W3C home > Mailing lists > Public > public-rdf-shapes@w3.org > July 2014

Re: using Shape Expressions to validate RDF graphs

From: Peter F. Patel-Schneider <pfpschneider@gmail.com>
Date: Fri, 11 Jul 2014 11:35:33 -0700
Message-ID: <53C02E75.108@gmail.com>
To: Jeremy J Carroll <jjc@syapse.com>
CC: Jose Emilio Labra Gayo <jelabra@gmail.com>, "public-rdf-shapes@w3.org" <public-rdf-shapes@w3.org>
The "meaning" of this shape expression is, roughly, a node of shape <Person> 
has an rdf:type link to :Person and at most one :spouse link, and the target 
of the :spouse link is a node of shape <Person>.  I say roughly here because 
of the recursive nature of this expression - there is a decided question as to 
how this sort of recursion is defined in general, which appears to have been 
answered in a particular way here, although the formal underpinnings here do 
not appear to support recursion.

So, a node of shape <Person> does have at most one spouse here - as opposed to 
the situation for (all :spouse :Person) - and all spouses must have shape 
<Person> - as opposed to the situation for (exists :spouse :Person).

peter

PS:  I suppose I should have replaced "the" with "any", although that would 
have resulted in a more-difficult ambiguity in quantifier scoping.


On 07/11/2014 11:18 AM, Jeremy J Carroll wrote:
> I currently do validation of the sort that I think Peter is talking about, using custom sparql queries, where I verify what roughly corresponds to owl Restrictions (cardinality, allValues, someValues) except at the syntactic level (are there triples present) rather than the semantic level (like a DL reasoner would do)
>
> My understanding of Peter's point about
> <Person> {  a (:Person) , :spouse @<Person>? }
>
> is that what we really want to say, is that a person has at most one spouse (depending on cultural and temporal issues) and that spouse is a person, and may have other properties.
> Does the shape expression prohibit more than one spouse? Does the shape expression prohibit having a spouse that is a non-Person?
>
> ===
>
>
> (The last time I was discussing this topic in the Semantic Web lists I believe there was some controversy about gender and same-sex marriage …., I am glad we are pass that stage!)
>
> Jeremy
>
>
>
>
> On Jul 11, 2014, at 9:54 AM, Peter F. Patel-Schneider <pfpschneider@gmail.com> wrote:
>
>>
>>
>> On 07/11/2014 09:31 AM, Jose Emilio Labra Gayo wrote:
>>> On Fri, Jul 11, 2014 at 5:35 PM, Peter F. Patel-Schneider
>>> <pfpschneider@gmail.com <mailto:pfpschneider@gmail.com>> wrote:
>>>
>>>     I've been looking through the Shape Expressions submission.  I'm having a
>>>     hard time figuring out how it can be used to validate RDF graphs.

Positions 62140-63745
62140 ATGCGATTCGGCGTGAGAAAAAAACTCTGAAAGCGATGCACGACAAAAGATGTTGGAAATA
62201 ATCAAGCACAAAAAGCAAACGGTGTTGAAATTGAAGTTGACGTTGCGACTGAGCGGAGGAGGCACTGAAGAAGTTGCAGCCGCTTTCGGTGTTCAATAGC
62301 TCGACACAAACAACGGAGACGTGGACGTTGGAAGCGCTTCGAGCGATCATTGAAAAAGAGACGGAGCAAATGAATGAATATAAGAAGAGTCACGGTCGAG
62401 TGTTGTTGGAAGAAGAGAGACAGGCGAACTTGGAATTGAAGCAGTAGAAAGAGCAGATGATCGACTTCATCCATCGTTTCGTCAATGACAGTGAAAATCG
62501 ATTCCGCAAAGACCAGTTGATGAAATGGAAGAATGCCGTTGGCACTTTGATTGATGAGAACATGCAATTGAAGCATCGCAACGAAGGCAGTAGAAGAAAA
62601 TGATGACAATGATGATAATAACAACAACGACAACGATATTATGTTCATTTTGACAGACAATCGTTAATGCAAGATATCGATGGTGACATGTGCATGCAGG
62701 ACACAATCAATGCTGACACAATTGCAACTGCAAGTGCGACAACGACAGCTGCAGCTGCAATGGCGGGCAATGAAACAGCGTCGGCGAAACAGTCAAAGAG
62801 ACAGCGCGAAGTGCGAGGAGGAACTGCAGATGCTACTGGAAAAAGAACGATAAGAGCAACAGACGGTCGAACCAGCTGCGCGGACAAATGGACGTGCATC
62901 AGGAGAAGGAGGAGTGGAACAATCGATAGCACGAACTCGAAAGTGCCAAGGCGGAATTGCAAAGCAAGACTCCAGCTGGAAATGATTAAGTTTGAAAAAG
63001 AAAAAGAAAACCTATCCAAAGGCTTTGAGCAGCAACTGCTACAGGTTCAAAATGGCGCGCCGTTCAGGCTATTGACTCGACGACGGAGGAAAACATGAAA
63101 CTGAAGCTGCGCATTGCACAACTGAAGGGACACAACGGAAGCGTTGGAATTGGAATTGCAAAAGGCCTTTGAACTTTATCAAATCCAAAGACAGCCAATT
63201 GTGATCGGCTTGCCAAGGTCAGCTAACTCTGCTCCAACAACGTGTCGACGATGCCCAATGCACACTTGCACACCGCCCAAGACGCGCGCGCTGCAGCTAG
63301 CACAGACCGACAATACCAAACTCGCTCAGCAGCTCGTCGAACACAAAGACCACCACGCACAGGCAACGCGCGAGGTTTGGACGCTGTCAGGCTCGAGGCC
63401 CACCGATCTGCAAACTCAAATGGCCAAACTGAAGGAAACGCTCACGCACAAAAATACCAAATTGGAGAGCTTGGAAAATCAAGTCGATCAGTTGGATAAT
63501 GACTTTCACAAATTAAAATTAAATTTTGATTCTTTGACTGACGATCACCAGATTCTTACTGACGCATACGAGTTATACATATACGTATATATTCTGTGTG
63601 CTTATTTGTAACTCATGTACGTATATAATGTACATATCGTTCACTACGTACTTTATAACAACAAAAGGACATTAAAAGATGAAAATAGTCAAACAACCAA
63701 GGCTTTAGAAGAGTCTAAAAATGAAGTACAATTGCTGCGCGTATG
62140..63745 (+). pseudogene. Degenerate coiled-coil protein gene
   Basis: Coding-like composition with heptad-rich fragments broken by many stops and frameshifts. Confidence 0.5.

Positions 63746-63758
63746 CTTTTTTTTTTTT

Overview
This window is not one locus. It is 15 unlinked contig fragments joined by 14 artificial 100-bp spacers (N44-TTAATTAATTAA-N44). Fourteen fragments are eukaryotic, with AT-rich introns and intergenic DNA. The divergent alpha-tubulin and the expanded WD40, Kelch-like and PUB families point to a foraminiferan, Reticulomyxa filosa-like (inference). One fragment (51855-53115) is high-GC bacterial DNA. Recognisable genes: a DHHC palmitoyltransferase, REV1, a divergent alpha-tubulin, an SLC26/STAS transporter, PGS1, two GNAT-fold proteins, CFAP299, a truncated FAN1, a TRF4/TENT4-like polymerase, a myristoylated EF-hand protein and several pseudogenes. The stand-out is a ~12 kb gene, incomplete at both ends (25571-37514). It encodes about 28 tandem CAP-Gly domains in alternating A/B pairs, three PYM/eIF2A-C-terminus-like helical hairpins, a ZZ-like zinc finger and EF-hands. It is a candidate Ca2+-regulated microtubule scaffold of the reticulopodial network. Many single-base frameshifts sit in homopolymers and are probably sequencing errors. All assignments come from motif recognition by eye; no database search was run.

>>>
>>>     The kind of validation I'm thinking of is constraining the elements of
>>>     various RDF types, perhaps requiring something like
>>>
>>>
>>> I will give a first try...
>>>
>>>     - the spouse of every person is a person
>>>
>>>
>>> This could be declared as:
>>>
>>> <Person> {  a (:Person) , :spouse @<Person>? }
>>>
>>> meaning that the shape Person has type :Person and can have an optional triple
>>> :spouse of shape <Person>
>>>
>>> You can play with the example here: http://goo.gl/pcL0ix
>>
>> Yes, but how does that determine whether the spouse of every person is a person?  All that it is doing is determining which nodes match the shape <Person>.
>>
>>
>>>     - the university of every graduate student is a research university
>>>
>>>
>>> I declared it as:
>>>
>>> <GradStudent> { :university @<ResearchUniversity> }
>>>
>>> <ResearchUniversity> { a (:ResearchUniversity) }
>>>
>>> You can also play with the example here: http://goo.gl/fkx71w
>>
>> Same comment.
>>
>>> Taking a look at your examples, I would like to comment that there is a
>>> difference between the domain of discourse of RDF Data Shapes and OWL.
>>
>> I don't see where OWL has come into the discussion so far.  Everything above was stock RDF.
>>
>>> OWL is very well suited to describe concepts like Person, Graduate Student,
>>> University, etc. while RDF Data Shapes are more oriented towards RDF data
>>> representations, although they can be related, it is not always the case.
>>>
>>> For example, the constraints that I would express in RDF Data Shapes would be
>>> something like:
>>>
>>> "In this RDF graph, the representation of a Person (or the shape of the
>>> resource Person) has a property rdf:type with value :Person and can have a
>>> property spouse which must have the shape of a Person"
>>
>> That seems to be what I want to say.  Let me reiterate:
>>
>> I want to be able to determine whether, in a particular RDF graph (including RDFS inferences, by the way) all the elements of the class Person have each of their spouses (if any) also belonging to Person.
>>
>>> I mean, OWL and Shape Expressions have different goals...with OWL you model an
>>> ontology of concepts, while with Shape Expressions you just describe the
>>> shapes of RDF graphs.
>>
>> Agreed, but the very first thing that I want to do along these lines is to determine whether the elements of a particular class have a particular shape.  I think that this is one of the most essential tasks that need to be done along these lines - think of it as type checking of the information in the RDF graph.
>>
>>> Best regards, Jose Labra
>>
>> peter
>>
>>
>
Received on Friday, 11 July 2014 18:36:05 UTC

This archive was generated by hypermail 2.4.0 : Friday, 17 January 2020 17:02:39 UTC